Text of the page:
CAIRO // Among the 2.4 per cent of Egyptian women who have reported sexual harassment to the police, there is Aser Yasser. In early February, Ms Yasser, the 40-year-old mother of two young girls, was walking to her car from her home in a Cairo suburb when a young man drew up alongside her in a car. Ms Asser was going to the funeral of a relative and so was dressed entirely in black - though not in a hijab - and was accompanied by her 15-year-old niece.
"He just came after me with his car. He said: 'Oh, come with me, I want to talk to you.' He started to follow me. I couldn't cross the street," Ms Asser said. The youth and his friends in the car then drove around her in circles, squealing the brakes and kicking up dust. "My niece was with me and I was so scared. I thought maybe they would touch her. It's a really quiet area and when I started to scream, nobody tried to help me. Everybody just watched from their windows, like they were in a theatre."
And so, for the first time, she decided to call the police. It was a new strategy for Ms Asser, who has been a harassment victim before. In January, a month earlier, a man grabbed Ms Asser's breasts in a crowded supermarket. On another occasion, a man fondled her as she walked with her brother in a busy market. With both of the previous incidents, Ms Asser chose a more direct approach: she socked her assailants in the face.
But this time, Ms Asser called the authorities and to her surprise, the police arrived within five minutes of her call, detained the young man - a 19-year-old college student - and took him to the police station where they called his parents. Ms Asser had been planning on dropping all charges once the police had recorded the incident. A visit to the police station would be more than enough to scare the youth without actually getting him into any real trouble, she had thought.
But when the perpetrator's father arrived at the police station, Ms Asser realised she was facing a problem far more insidious than mere boys-will-be-boys shenanigans. She had been hoping to see some old-fashioned filial justice of the kind that only a father can deliver. But when older man arrived, it became clear that his son's misogyny was inherited. "His father was so rude when he came to the police station, Ms Asser said. "I kept thinking: if my brother did that, my father would have killed him right there. But the father just said to him, in front of me and my husband: 'She is too old for you, why were you even talking to her?' "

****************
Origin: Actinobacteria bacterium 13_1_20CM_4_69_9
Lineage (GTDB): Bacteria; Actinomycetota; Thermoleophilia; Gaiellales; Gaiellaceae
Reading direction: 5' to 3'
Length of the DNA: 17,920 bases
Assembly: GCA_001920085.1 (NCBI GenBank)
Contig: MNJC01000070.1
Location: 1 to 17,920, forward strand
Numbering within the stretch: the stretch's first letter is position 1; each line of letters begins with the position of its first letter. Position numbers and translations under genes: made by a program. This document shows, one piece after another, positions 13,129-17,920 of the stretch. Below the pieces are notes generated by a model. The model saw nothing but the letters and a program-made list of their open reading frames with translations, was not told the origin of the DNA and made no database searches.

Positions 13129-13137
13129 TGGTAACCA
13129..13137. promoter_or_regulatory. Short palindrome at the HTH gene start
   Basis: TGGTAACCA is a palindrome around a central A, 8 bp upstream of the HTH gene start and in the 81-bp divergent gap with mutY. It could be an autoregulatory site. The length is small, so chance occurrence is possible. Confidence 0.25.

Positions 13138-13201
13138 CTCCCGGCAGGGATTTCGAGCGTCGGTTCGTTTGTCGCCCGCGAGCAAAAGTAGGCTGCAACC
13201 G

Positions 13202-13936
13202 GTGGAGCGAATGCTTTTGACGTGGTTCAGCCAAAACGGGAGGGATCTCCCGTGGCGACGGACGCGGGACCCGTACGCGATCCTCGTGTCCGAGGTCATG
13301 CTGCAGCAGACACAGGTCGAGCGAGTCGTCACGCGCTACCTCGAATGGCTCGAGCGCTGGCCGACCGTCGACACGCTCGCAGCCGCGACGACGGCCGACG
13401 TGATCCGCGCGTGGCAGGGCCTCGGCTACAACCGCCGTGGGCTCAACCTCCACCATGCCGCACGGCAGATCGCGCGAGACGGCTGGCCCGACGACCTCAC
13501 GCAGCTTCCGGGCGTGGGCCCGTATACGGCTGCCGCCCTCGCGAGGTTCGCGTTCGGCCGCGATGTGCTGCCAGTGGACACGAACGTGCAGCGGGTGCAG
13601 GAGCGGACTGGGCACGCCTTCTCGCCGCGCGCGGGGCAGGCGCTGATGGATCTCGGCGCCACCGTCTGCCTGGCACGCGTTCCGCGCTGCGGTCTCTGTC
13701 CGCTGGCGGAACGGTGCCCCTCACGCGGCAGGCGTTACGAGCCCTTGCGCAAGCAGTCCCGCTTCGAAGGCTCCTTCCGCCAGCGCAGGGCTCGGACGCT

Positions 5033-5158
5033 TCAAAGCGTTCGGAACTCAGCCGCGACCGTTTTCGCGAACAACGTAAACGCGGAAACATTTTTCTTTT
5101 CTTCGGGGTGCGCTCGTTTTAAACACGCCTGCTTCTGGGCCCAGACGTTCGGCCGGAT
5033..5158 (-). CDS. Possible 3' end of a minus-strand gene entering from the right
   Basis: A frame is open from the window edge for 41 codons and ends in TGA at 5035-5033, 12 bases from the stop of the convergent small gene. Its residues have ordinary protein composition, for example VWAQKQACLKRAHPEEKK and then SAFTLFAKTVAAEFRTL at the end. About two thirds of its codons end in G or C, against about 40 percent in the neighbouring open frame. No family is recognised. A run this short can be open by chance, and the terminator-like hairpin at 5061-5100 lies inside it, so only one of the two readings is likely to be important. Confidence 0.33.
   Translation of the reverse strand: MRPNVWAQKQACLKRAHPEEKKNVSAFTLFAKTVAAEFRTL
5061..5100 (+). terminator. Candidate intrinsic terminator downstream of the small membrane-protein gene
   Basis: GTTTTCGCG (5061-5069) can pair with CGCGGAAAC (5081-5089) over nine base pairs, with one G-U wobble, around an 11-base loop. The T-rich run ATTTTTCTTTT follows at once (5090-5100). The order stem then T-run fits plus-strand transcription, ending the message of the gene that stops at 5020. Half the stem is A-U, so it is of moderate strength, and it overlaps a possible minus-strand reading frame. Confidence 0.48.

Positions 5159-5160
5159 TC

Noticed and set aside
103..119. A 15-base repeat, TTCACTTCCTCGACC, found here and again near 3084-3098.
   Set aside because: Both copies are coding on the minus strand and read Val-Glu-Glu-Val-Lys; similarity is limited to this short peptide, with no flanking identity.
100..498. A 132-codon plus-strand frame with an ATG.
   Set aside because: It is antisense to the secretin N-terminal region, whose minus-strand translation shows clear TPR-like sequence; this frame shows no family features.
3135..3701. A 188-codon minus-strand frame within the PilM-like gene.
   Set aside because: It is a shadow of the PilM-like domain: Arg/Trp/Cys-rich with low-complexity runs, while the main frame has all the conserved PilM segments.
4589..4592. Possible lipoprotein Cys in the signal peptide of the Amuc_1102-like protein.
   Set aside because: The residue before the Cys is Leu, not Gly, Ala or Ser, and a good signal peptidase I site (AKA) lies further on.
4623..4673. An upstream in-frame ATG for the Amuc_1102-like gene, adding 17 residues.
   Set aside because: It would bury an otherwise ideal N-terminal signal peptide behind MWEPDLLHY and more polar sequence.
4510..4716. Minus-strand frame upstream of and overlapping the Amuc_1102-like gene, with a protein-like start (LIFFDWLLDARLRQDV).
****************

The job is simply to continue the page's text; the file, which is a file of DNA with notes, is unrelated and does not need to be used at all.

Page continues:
That the older man had worked for several years in Saudi Arabia - one of millions of Egyptians who lived in the Gulf during the 1980s and 1990s and returned with an ultra-conservative attitude towards women - struck Ms Asser as less than a coincidence. The perpetrator's father is not alone, said Ms Asser, who attributes part of Egypt's growing sexual harassment problem to the spread of Wahhabi thought. Those Egyptians who have adopted the Saudi mentality consider any woman who travels alone in the streets to be "asking for it", Ms Asser said.
But she also blames rising levels of violence in Egyptian society for women's insecurity in public. What she and countless others experience on Egypt's streets is less about sex than latent rage and social disaffection. As an example, Ms Asser recalled an incident when a young man pulled up next to her car at a stoplight. He called her a bitch and then threw his lit cigarette through her open car window onto her lap.
"It's because of violence and because women are weak," she said. "They are the weakest part of society, and it's normal that when you feel violence, you will go to the weakest people" to victimise as a catharsis. It is not the same Egypt Ms Asser remembers. The friendly teasing on Cairo's streets - a feature common to many Mediterranean cultures - was often annoying and pathetic, but it could also be humorous, charming and, sometimes, even flattering.
"It was funny and nice. They never used bad words or used their hands," she said. "It was like 'Oh, you're like the sun in the Nile.' Stuff like that. Just one word, one sentence, and then he leaves." But in the past several decades, talk of romance has been replaced by shouted curses, innuendo has turned to exhibitionism and batting eyelashes have given way to sometimes violent confrontation. Ms Asser now seems as committed to determining what has gone wrong in Egyptian society as she once was to pursuing justice for her own case. On April 7, two months after the incident, a court ruled against Ms Asser, citing a lack of evidence and the defendant's youth.
"I was really disappointed for two days," she said. "But I stopped thinking about myself, about my case, and I started thinking about my kids. I started thinking that this is not Egypt anymore." With a few friends, Ms Asser is now helping to make a documentary about sexual harassment in Egypt. She has also been chronicling her experiences - rare in a country where few women report sexual harassment - on a blog www.amyasser.blogspot.com that has grown in popularity since she started it in 2005.
Although the young man who threatened her may have avoided conviction, Ms Asser said she hopes that her efforts have convinced the perpetrator and his friends that they should "think 1,000 times" before they harass another woman. "I saw him once in the street and I told him, 'This is not personal. I just don't want you to do this again'. He said 'Yeah, I'm not going to do this again. Now I know it's a crime'," said Ms Asser, referring to an isolated conversation she had with her harasser before the final court decision.
"He kept saying, 'I did this just like everyone else.' I didn't like that comment, so I told him, 'OK, I will teach everyone else not to do this again. And you will help me.'" firstname.lastname@example.org